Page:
A Connecticut-sized mass of Antarctica recently broke off the western edge of continent and shattered into thousands of free-floating ice chunks. As melting in the Arctic goes, the Wilkins shattering is pretty bad.

What is significant about the Wilkins breakup is that it is the first "cleavage event" at the poles that has been widely attributed to global warming in the scientific community. The National Snow and Ice Data Center reported that the Wilkins was exposed to some of the highest temperature increases at the poles--nearly one degree Fahrenheit--over the past 50 years.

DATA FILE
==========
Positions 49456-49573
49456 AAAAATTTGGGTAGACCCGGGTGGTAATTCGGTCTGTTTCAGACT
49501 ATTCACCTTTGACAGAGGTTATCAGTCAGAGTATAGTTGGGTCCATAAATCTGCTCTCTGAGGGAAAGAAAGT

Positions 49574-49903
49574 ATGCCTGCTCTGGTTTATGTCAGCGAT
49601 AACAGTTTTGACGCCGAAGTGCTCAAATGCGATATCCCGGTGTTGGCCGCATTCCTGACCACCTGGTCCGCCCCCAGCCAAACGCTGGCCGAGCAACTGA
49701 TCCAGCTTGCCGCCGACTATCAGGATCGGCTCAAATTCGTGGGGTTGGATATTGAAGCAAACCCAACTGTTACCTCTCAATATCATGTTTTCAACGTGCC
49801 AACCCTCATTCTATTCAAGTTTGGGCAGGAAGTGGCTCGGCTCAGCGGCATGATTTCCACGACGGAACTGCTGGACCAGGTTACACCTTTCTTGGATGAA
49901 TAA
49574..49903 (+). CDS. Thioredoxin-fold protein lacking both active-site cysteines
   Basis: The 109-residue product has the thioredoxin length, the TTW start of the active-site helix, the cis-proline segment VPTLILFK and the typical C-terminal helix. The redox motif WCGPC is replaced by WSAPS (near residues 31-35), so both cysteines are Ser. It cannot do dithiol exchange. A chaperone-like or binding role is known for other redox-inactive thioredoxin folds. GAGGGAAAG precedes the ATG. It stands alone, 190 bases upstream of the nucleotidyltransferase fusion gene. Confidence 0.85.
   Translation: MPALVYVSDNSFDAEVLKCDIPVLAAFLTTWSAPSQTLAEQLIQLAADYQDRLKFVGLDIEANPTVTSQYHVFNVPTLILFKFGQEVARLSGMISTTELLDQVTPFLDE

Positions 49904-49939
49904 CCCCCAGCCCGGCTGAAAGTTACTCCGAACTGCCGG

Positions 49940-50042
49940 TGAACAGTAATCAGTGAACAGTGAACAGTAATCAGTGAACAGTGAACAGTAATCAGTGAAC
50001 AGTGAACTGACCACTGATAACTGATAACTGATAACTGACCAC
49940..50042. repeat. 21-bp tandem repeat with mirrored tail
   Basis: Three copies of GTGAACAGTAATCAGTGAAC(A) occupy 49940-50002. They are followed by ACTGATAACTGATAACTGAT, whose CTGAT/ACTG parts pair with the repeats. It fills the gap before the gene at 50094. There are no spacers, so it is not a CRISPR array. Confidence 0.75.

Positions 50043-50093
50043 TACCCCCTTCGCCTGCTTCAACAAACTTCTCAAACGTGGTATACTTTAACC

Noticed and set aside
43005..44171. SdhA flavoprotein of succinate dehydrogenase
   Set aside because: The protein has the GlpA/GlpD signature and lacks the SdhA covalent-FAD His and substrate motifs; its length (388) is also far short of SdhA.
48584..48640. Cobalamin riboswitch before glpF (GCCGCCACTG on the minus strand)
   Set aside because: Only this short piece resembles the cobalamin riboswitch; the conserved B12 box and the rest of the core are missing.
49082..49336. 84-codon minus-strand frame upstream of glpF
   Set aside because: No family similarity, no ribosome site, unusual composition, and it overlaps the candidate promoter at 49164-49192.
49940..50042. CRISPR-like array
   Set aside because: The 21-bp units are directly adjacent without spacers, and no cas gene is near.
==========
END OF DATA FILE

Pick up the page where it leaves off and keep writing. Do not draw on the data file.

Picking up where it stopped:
Senior Research Scientist Ted Scambos said the Wilkins collapse conforms to ocean current and atmospheric models which substantiate global warming in the Western Antarctic. In hindsight, he said, previous cleavages at the poles in recent years can likely be attributed to planetary warming.

With the Wilkins gradually chunking off into the Bellinghausen Sea, polar gawkers should be keeping a close eye on three areas in the Antarctic--Pine Island Bay, the Ross Ice Shelf, and the Fimbul Ice Shelf--for the next significant cleavage events. Like the Wilkins, all have seen significant exposure to warming ocean waters.

None of this is good news, of course. Sea level spikes from global warming are likely to be one of the most siginifcant challenges the world will face in the coming centuries. Watch for a selection of Big Think content in the coming weeks on the changing face of polar regions.